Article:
By Shihan David Bennett
Both David Bennett and his brother Richard Bennett had an interest in the martial arts since they were about twelve years of age, as their father was a physical training instructor in the R.A.F. and used to teach them the odd judo throw and arm lock. In 1966 David arrived in New Zealand from England via Australia followed by his brother Richard about six months later. Richard had for the previous six months been learning karate in Brisbane. On Richards arrival in New Zealand both brothers set about finding a club in Auckland which at the time was quite difficult. They ended up buying a book written by Nishiyama Sensei from which they set about learning as much as they could whilst still looking for a club in Auckland. In the early 70’s they joined a dojo in Lorne st. which had advertised Karate classes. However this only lasted about two weeks as the head instructor, Sensei Jack Sims, was in Japan learning Karate and a Judo instructor, by the name of Sensei Gerry Von Cluyonberg, was taking the classes. So back to the book.
After seeing an advertisement in the local paper, both David and Richard went to a karate demonstration at Boystown in Nelson St. Two different styles of Karate were being demonstrated, Inyoru Kempo by Sensei Contaro and Jyoshinmon Shorin-Ryu by Sensei Toshiharu Shibata. Both Sensei had recently arrived from Japan. David and Richard joined the Jyoshinmon Dojo of Toshiharu Shibata. It was here that they met Francis Morrell who had joined the club a few weeks earlier. Little did these three realise that in about thirteen years they would be running the Jyoshinmon organisation in New Zealand.
Shibata Sensei (Sandan) was a very good teacher being proficient in both kumite and kata and, as with most Japanese, very hard on the basic. Shibata Sensei taught at Boystown for just over a year, and during this time the club grew to about twenty members. Shibata Sensei left some time in 1973 and went to live in Australia. On leaving Shibata Sensei told us another Sensei would come from Japan. We all carried on training. The numbers of students dwindled to single figures. Then about one year later the door opened and in walked Sensei Nozomu Uehara (Sandan).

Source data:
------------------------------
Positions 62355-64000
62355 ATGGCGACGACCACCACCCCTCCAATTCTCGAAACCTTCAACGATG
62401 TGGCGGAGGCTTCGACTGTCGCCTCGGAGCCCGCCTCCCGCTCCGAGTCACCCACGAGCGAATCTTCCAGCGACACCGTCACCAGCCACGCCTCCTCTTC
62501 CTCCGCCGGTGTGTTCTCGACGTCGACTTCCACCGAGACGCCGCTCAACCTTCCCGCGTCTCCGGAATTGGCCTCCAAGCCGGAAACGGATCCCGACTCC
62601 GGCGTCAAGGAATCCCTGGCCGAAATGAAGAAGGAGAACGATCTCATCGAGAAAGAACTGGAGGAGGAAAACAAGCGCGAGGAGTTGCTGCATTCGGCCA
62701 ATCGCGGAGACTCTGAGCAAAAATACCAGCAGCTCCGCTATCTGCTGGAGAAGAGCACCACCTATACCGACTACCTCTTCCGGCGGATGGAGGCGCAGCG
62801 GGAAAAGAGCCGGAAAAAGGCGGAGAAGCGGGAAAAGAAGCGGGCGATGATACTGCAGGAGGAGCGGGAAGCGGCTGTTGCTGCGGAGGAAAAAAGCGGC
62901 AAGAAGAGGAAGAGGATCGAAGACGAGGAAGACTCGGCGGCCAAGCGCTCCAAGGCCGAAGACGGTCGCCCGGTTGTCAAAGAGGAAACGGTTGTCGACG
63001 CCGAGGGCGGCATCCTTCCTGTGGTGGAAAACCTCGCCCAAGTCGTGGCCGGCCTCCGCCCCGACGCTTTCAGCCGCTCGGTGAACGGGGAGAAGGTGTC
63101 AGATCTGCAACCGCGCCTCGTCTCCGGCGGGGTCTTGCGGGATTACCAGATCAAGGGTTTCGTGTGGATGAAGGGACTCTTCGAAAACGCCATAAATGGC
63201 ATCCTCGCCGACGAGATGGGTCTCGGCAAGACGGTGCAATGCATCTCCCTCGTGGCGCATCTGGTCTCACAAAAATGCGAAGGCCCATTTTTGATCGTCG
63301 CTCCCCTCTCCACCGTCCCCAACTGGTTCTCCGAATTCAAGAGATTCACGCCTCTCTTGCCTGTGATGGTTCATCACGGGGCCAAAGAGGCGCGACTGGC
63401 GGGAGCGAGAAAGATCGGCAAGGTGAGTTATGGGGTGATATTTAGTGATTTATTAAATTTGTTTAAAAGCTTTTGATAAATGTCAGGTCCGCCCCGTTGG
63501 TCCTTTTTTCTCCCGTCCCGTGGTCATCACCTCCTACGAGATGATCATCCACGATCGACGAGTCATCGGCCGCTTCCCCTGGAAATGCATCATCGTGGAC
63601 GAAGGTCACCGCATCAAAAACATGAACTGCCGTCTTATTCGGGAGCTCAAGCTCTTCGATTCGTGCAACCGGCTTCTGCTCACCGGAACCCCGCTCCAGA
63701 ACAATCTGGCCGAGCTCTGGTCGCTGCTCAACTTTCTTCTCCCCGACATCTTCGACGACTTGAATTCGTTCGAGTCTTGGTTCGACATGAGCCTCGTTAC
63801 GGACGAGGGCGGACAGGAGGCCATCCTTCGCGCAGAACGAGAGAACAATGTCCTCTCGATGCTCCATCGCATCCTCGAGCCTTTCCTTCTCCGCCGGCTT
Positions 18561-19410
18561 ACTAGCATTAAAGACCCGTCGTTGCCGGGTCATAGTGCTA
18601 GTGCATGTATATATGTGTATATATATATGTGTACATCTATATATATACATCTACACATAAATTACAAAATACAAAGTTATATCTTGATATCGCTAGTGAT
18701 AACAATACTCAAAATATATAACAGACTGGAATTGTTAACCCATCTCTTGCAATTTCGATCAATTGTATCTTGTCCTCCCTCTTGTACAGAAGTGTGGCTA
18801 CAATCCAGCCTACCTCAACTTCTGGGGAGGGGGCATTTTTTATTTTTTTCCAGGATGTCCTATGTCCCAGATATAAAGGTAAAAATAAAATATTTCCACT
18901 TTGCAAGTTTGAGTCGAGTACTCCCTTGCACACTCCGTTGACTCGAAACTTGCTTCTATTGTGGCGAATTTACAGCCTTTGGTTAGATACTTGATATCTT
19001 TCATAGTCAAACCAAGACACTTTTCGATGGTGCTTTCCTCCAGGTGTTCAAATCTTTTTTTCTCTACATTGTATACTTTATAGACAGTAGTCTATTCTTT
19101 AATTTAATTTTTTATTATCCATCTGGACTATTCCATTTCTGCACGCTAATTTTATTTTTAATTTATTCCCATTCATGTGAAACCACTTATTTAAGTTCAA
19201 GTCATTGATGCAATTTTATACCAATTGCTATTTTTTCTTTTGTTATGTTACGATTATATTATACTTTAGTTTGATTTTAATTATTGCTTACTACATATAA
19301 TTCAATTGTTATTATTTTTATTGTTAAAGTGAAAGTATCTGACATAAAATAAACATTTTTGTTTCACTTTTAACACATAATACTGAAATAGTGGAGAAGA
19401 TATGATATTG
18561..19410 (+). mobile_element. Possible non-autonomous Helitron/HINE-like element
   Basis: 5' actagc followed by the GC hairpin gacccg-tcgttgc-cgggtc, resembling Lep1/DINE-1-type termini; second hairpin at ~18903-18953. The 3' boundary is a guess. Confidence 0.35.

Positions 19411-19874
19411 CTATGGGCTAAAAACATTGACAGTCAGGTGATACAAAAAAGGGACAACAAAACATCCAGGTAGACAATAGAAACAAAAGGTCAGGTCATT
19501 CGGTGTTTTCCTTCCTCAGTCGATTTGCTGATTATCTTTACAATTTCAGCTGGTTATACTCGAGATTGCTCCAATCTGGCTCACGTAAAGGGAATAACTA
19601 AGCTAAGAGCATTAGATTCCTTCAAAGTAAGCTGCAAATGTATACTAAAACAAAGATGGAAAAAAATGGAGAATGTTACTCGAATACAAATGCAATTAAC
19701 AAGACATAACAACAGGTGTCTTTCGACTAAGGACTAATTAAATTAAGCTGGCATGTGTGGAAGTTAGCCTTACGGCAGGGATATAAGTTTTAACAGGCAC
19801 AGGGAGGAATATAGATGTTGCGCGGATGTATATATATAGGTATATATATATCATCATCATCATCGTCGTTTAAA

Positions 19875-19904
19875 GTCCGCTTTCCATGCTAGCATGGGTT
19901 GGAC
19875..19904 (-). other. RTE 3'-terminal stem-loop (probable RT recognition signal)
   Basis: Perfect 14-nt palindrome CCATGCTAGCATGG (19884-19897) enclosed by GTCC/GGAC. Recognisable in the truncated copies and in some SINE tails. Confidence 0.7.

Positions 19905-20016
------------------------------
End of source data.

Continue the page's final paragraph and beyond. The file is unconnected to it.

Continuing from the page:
Uehara Sensei was at the time Jyoshinmon Japan kumite champion and so we then proceeded to spend a larger proportion of our time defending ourselves from him and treating our injuries. Uehara Sensei was a good and hard instructor and he stayed and taught for about ten years. Although, at one point he returned to Japan for what we presumed was to be a couple of weeks, but which turned out to be about two years. When he returned the club again had dwindled to only David, Richard and Francis. We had not been in touch with Uehara Sensei while he was in Japan and so were not sure he was coming back at all. At this time we were not very high graded and did not have a very large syllabus to practice. This turned out to be a blessing in disguise as we spent literally endless hours practising basic techniques. When Uehara Sensei did walk in the Dojo door I am not sure who was more surprised, Uehara Sensei to see three students still practising, or us that he came back.